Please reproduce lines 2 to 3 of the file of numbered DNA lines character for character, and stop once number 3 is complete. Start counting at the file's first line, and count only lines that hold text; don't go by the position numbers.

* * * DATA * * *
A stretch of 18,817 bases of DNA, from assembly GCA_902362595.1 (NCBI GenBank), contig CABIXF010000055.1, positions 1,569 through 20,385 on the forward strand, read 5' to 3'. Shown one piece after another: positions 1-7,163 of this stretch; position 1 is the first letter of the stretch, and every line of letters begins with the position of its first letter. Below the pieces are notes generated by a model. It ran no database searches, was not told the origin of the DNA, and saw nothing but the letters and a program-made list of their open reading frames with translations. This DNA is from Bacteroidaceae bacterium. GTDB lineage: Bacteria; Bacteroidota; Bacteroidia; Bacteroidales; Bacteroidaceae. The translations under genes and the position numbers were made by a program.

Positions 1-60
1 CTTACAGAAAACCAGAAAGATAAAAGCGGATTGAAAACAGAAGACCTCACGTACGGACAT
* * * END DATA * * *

Positions 1-60
1 CTTACAGAAAACCAGAAAGATAAAAGCGGATTGAAAACAGAAGACCTCACGTACGGACAT